HighFidelity Synthesis with Disentangled Representation
Abstract
Learning disentangled representation of data without supervision is an important step towards improving the interpretability of generative models. Despite recent advances in disentangled representation learning, existing approaches often suffer from the tradeoff between representation learning and generation performance (\ie improving generation quality sacrifices disentanglement performance). We propose an InformationDistillation Generative Adversarial Network (IDGAN), a simple yet generic framework that easily incorporates the existing stateoftheart models for both disentanglement learning and highfidelity synthesis. Our method learns disentangled representation using VAEbased models, and distills the learned representation with an additional nuisance variable to the separate GANbased generator for highfidelity synthesis. To ensure that both generative models are aligned to render the same generative factors, we further constrain the GAN generator to maximize the mutual information between the learned latent code and the output. Despite the simplicity, we show that the proposed method is highly effective, achieving comparable image generation quality to the stateoftheart methods using the disentangled representation. We also show that the proposed decomposition leads to an efficient and stable model design, and we demonstrate photorealistic highresolution image synthesis results (1024x1024 pixels) for the first time using the disentangled representations.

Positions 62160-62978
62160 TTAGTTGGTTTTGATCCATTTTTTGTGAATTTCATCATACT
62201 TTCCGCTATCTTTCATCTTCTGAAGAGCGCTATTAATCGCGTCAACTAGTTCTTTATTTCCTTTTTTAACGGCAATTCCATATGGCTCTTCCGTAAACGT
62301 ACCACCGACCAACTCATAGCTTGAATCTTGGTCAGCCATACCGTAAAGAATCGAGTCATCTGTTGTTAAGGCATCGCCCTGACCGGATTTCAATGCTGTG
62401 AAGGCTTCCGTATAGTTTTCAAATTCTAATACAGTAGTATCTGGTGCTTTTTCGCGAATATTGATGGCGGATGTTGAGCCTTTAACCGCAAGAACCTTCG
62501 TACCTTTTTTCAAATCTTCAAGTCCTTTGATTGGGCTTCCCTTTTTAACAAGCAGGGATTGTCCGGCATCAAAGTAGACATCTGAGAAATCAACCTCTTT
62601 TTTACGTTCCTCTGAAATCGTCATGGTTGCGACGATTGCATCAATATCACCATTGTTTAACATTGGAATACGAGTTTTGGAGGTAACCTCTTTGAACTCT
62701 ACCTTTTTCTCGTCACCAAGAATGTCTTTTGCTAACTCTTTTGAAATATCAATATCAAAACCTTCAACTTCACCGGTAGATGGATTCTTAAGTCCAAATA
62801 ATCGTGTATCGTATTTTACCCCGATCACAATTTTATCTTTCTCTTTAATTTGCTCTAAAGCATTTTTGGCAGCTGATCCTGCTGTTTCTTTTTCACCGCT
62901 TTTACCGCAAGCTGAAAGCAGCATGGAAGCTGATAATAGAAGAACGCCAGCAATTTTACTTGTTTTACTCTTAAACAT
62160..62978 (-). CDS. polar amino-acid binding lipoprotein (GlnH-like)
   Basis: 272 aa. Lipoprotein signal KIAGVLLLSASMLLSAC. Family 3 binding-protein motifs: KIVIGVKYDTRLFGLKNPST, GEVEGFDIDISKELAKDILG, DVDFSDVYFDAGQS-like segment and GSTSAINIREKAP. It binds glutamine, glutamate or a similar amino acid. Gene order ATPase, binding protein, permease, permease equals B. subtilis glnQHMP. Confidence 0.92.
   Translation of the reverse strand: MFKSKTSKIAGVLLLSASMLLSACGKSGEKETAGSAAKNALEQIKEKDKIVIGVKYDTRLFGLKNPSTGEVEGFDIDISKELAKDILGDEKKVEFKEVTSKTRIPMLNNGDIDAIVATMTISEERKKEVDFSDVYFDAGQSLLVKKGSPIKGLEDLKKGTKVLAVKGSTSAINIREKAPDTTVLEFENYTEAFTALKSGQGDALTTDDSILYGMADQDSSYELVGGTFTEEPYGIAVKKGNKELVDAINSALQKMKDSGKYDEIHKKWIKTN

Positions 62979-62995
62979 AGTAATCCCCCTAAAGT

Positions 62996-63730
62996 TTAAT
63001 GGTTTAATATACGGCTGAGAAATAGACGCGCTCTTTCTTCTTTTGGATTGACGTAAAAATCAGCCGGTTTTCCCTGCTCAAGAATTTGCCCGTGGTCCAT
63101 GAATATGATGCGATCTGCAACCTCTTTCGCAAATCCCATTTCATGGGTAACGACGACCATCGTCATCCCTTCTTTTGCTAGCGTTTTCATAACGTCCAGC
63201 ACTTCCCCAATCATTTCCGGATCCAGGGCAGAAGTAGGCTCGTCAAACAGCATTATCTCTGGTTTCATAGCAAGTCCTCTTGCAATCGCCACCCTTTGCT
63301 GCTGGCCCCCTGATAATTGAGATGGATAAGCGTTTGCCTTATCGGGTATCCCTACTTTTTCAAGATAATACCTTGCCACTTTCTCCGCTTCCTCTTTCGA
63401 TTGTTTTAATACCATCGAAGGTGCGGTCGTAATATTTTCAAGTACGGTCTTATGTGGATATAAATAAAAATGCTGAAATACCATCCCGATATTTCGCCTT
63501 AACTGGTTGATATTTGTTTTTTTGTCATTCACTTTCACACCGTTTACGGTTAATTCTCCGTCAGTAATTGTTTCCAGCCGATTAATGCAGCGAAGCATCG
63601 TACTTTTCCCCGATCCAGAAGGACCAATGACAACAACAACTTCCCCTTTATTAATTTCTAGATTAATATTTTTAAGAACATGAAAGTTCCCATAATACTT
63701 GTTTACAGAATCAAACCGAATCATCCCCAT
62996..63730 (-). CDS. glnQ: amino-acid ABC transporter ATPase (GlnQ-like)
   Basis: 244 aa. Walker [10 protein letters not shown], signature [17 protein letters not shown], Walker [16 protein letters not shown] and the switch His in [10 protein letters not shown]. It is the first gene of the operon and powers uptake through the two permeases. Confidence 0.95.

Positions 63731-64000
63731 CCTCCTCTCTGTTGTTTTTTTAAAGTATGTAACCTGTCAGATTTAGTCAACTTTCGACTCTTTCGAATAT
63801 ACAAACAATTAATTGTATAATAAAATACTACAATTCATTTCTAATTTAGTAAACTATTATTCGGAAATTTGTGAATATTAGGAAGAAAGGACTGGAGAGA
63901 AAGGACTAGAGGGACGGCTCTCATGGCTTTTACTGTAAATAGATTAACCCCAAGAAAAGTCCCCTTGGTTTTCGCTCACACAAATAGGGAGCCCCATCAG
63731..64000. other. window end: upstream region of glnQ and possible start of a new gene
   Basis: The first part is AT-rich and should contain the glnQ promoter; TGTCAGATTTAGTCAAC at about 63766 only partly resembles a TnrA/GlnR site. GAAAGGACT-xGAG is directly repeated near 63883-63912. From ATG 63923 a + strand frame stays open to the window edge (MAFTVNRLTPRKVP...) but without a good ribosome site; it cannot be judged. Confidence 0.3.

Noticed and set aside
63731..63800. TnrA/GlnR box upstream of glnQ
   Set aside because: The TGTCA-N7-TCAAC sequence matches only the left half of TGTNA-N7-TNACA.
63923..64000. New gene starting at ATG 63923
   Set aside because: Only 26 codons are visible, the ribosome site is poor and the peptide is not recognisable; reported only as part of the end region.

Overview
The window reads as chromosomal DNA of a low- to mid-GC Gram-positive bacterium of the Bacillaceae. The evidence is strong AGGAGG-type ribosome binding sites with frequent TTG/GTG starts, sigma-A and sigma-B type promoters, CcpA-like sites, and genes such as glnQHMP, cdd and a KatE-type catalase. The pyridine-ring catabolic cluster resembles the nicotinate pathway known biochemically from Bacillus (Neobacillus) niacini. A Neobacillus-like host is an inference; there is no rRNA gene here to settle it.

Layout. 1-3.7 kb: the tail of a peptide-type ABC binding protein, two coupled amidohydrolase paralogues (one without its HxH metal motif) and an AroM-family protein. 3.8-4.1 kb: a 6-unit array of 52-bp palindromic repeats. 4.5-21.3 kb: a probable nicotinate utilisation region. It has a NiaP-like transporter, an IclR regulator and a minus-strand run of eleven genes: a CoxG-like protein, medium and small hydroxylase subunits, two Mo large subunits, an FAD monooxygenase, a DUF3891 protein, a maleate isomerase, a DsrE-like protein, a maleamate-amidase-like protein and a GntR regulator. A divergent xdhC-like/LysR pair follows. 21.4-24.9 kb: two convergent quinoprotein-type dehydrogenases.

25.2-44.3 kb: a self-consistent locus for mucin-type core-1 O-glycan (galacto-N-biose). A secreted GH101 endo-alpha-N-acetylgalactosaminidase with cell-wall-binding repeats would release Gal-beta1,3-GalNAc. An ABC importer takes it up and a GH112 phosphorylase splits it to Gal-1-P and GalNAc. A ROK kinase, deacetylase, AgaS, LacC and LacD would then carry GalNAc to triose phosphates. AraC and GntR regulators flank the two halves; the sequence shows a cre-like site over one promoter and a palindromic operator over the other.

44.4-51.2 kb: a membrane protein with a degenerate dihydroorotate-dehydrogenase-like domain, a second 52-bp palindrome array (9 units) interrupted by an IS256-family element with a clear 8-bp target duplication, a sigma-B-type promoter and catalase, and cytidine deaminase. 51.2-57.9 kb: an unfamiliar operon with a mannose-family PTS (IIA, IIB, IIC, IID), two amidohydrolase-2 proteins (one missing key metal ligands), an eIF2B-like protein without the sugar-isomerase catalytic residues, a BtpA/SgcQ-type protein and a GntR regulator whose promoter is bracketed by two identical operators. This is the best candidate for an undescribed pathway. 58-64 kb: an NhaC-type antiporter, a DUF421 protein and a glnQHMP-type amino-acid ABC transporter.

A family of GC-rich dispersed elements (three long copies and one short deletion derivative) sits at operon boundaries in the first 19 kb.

1 Introduction
Learning a compact and interpretable representation of data without supervision is important to improve our understanding of data and machine learning systems. Recently, it is suggested that a disentangled representation, which represents data using independent factors of variations in data can improve the interpretability and transferability of the representation [5, 1, 50]. Among various usecases of disentangled representation, we are particularly interested in its application to generative models, since it allows users to specify the desired properties in the output by controlling the generative factors encoded in each latent dimension. There are increasing demands on such generative models in various domains, such as image manipulation [20, 30, 27], drug discovery [15], ML fairness [11, 35], \etc.